With new technologies come new forms of criminal offending. Whilst dating apps generate a lot of unnecessary commentary and panic, there do appear to be distinct patterns of offending associated with these platforms.
Grindr is the world’s largest dating app for men who have sex with men, and the most popular gay-oriented dating app in Australia.
In Australia, a Canberra man was killed by two teenagers earlier this year after they messaged him on Grindr. The details of this case are still emerging.
To be my knowledge there is no published literature looking specifically at Grindr-related crime in Australia.
To gain some insight on what Grindr-related crime may look like, the following is a broad thematic analysis of higher court decisions where the dating app was used in offending.
A search of the keyword “Grindr” was made on Austlii which generated 16 relevant court decisions. These were then culled down further for relevant themes.
A number of caveats need to be noted from the outset.
Reported court decisions provide a very small slice of the number of criminal cases that go before the courts. As an example of this, particular types of offending known to be prevalent on Grindr such as drug supply did not come up at all in the results at all.
Furthermore, many decisions are likely to not have mentioned Grindr by name (although a follow up search for “gay dating app” provided similar results).
Given these limitations, the following should be seen as a thematic look at potential trends when it comes to Grindr-related crime, and not an exhaustive look at the topic.
Blackmail and Robbery
A common theme in the cases outputted were the use of Grindr in order to facility theft, robbery and blackmail.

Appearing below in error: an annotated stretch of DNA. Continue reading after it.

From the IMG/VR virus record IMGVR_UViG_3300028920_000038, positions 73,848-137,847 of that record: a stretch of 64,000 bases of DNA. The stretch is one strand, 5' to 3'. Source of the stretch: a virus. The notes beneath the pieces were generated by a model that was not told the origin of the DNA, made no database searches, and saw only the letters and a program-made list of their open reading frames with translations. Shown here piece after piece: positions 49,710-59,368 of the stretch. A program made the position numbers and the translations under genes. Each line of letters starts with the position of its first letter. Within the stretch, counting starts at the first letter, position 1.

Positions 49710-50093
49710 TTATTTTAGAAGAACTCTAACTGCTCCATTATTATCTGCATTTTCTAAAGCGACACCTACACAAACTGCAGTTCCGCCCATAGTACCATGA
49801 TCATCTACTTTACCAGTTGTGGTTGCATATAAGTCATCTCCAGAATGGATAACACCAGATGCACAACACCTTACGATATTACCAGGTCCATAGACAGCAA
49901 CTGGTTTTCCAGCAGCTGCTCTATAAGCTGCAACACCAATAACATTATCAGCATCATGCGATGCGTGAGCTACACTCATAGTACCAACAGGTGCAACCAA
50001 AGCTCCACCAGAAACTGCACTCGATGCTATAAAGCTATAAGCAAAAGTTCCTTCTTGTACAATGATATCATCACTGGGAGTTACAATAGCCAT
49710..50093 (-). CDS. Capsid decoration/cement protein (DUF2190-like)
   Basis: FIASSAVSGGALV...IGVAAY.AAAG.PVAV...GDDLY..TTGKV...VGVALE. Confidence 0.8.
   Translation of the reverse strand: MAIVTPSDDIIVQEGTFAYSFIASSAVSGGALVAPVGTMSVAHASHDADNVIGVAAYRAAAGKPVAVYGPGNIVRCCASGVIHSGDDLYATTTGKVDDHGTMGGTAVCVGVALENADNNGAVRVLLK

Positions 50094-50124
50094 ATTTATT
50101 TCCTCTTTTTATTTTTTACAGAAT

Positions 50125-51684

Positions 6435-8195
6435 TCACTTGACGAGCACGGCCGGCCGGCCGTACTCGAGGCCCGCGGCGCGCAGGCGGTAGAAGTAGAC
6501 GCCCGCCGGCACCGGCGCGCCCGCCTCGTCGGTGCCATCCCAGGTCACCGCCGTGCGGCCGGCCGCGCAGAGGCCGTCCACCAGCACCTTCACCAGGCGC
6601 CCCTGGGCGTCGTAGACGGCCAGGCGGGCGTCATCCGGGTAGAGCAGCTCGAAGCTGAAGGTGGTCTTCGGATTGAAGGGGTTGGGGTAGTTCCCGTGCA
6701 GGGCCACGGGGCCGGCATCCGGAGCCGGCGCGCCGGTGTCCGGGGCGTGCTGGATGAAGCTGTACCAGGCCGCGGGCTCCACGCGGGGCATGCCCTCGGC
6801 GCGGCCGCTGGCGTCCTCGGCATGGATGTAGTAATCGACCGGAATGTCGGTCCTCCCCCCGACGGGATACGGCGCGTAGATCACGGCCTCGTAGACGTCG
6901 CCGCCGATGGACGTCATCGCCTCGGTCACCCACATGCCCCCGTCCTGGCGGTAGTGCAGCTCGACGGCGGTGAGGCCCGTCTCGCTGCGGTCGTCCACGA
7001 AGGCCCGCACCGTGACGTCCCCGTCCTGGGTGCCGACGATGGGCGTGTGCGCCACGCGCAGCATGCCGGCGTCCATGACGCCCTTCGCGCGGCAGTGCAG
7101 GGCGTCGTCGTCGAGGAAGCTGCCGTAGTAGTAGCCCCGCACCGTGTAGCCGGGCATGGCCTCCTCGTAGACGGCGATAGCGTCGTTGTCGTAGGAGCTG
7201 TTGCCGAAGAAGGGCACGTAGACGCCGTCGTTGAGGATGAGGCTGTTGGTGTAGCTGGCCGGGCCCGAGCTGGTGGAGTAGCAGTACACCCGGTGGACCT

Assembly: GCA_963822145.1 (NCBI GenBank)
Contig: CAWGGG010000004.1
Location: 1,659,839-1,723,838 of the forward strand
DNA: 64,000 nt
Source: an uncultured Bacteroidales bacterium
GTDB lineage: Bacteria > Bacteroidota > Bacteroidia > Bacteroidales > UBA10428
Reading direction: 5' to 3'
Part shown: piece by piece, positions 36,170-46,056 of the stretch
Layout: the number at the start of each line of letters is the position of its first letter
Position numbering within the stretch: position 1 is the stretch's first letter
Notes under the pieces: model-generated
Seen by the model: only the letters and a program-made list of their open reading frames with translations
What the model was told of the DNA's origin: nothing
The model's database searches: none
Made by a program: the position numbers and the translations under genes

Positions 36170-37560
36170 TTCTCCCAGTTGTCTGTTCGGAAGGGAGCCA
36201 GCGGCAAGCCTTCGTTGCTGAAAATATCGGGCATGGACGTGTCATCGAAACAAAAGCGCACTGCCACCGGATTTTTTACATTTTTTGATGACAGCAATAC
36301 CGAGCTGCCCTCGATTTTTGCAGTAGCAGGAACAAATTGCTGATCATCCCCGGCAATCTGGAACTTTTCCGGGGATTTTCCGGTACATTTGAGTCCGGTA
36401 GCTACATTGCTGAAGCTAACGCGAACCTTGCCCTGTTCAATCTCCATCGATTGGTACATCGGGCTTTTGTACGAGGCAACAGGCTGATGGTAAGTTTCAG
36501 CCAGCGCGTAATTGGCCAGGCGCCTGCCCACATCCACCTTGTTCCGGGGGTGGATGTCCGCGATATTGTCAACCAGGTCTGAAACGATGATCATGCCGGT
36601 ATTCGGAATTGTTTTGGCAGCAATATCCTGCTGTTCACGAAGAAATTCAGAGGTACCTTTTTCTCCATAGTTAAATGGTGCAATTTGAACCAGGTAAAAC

Some of the offending was quite sophisticated.
In DKN v The State of Western Australia  WASCA 87, an offender (19 years old) arranged to meet a man (the victim) via Grindr ostensibly for the purposes of sex. In reality the offender, along with two co-offenders, arranged the meeting in order to commit an assault (it’s unclear if this was a homophobic crime). The primary offender met the victim in a park, whilst the co-offenders hid in some bushes. When the victim arrived all the men sprang to action viciously assaulting him and stealing his wallet and phone. The victim suffered life threatening injuries including bleeding to the brain and was hospitalised.
Other reported offending appeared to be opportunistic.
The use of shame to blackmail users of Grindr was another key theme.
In R v KB  ACTSC 344, the offender acted as a ‘pedophile hunter’ acting as a vigilante to trap ostensible sexual predators. The offender got his 16 year old brother (a co-offender dealt with in a seperate Children’s Court matter) to set up an account on Grindr. Although Grindr policies specify that users must be over the age of 18, barriers to access are limited. The younger brother then entered into an exchange with a man (the victim) in which explicit messages were exchanged. At no time did the younger brother give any indication he was a minor. The offenders arranged to meet their victim in person. Once in person they filmed the victim, falsely claimed the brother was 15 years old and threatened to expose their exchange on social media. The offenders then asked for money.
In DPP v Ruge  VCC 345, the offender and victim were chatting on Grindr when the victim sent a picture of his face. In response, the offender responded noting that he knew his name and that he had a female fiancé. It’s implied he found the victim’s identity via a reverse image search. The offender then blackmailed the victim asking him to transfer money or he would message his fiancé on social media. They arranged to meet in person and the victim paid the money, the offender then asked for more. In response the victim went to police.